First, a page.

nature, photography, reflection

Coastal Birthday Weekend

Sylvan’s parents joined us in the valley to celebrate his birthday weekend during mid March. We had a full weekend of coastal adventures planned, so before heading west, we spent the first evening showing them around our neck of the woods by taking a nice, long walk around our new neighborhood. There was still a lot of standing water from the winter storm and Willamette River flood, so our paths were somewhat limited (but luckily Sylvan was up-to-date on which routes were currently accessible.)

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We first took a peek at the small farm where Sylvan is spending his days. Just a day or two prior, they had finished building a large greenhouse, which came just in time for the spring planting season. One of their smaller hoop houses had caved in from the snow storm a month prior — so perfect timing all around.

The sheer size of the new building project seems unbelievable when you think of there being only a few hands helping piece it together. Sylvan is pretty proud of the work he helped with and has been completely inspired by the whole project (more about that later).

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We spent a good hour walking around the park and the neighborhood. His parents even had the opportunity to meet the farm owners, which was a nice happenstance! After such a long walk though we were left with four hungry bellies — so to Block 15 Brewery we went!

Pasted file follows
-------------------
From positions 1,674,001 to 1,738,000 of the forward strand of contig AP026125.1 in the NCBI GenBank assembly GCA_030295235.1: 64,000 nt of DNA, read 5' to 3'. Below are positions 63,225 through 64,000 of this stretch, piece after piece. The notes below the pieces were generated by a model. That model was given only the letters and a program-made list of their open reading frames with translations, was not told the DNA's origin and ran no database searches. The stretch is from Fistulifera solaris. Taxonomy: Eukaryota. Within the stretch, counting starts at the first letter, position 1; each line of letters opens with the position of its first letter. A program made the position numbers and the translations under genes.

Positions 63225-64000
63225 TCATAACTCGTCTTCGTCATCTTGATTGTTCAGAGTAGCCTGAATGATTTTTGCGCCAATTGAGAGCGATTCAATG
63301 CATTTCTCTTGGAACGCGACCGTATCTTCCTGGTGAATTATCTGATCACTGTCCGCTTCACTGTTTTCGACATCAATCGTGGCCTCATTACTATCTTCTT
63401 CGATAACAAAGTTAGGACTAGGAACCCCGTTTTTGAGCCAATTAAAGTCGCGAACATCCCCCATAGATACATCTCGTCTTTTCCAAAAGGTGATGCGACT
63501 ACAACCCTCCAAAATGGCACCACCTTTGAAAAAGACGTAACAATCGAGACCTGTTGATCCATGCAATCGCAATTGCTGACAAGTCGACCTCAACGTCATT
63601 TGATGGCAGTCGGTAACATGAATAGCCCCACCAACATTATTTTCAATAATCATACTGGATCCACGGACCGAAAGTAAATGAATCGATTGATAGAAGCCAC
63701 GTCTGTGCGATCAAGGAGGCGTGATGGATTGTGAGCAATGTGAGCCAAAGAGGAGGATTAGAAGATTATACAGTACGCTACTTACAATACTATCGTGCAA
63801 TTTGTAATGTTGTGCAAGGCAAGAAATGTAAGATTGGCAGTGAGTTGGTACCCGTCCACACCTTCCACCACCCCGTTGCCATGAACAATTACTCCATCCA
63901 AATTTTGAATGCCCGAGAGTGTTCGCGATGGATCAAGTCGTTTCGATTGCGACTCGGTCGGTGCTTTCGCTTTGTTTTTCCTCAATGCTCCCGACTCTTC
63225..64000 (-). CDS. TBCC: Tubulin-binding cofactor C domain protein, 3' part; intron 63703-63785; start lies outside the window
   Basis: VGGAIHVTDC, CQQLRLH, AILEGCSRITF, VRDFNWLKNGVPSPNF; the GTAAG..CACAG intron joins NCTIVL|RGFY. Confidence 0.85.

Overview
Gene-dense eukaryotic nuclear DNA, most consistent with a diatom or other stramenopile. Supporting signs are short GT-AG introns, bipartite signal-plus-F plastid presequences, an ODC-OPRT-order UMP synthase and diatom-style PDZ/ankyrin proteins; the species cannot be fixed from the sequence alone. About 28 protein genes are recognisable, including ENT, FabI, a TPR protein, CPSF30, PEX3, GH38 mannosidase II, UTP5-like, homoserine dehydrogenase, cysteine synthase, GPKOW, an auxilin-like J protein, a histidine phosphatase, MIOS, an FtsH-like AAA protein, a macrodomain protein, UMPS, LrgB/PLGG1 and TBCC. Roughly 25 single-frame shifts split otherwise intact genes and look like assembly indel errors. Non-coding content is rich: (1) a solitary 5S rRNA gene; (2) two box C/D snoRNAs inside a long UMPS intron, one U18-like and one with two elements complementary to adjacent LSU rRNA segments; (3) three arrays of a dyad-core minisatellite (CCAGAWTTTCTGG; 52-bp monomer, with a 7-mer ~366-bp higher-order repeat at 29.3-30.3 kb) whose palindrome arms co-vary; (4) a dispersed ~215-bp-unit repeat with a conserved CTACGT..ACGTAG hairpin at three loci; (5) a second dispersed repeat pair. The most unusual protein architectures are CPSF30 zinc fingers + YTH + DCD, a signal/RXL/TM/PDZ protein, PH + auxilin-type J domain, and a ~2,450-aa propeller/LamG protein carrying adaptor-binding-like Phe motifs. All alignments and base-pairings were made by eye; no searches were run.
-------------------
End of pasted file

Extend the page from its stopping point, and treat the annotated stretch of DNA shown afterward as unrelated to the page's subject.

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The following day we trekked up to Cape Kiwanda in Pacific City. It was really windy, but that didn’t stop us (or carloads of other tourists) from exploring the cape.

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I am so fascinated with the geology at Kiwanda. The rocks are made up of so many colorful layers, yet it is hard to find out what makes up the rock mineral content. Most websites just focus on the diminishing sandstone dunes at Kiwanda, and maybe I’m being ignorant, but no one seems to be talking about the composition of the sandstone. I may have to reach out to one of my cute geologist girl friends to find out more…

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One next adventure was spent at Drift Creek Falls in the Coastal Range just west of Salem. Sylvan and I spent a day at Drift Creek last summer during the dry season when it was mainly a blanket of summer green, although the paths were dusty and dry then. This time around it was wet and rainy, giving us a glimpse into the spring mushroom season, the sprouting of Trillium, and sorrel shamrocks galore! It was neat to experience the landscape in two different seasonal settings, both unique in their own way.

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And then there is the 240-foot long cable suspension bridge, swaying one hundred feet above Drift Creek. What makes this hike so spectacular is that you begin to hear Drift Creek Falls as you are nearing the bridge, but it doesn’t enter your field of vision until you start across the bridge. You can’t quite figure out what exactly you should get excited about — seeing for the first time the long, skinny bridge suspended high above, or realizing you must cross that bridge to actually see the loud water scape that is rushing in and out of your audible senses. Oh the thrill!

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Sylvan stood so majestic, looking out at the…other majestic force  — Drift Creek Falls.

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I tried getting a photo of both the bridge and the falls while on the bridge, but the angles were all off, so here we are down below, looking up:

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It was so lovely getting to see his family and to spend the weekend exploring the area! This was the first time we had actually been out on a hike in a while (maybe even all season??)  and it felt great to get back outside, even in the rain!

nature photography reflection

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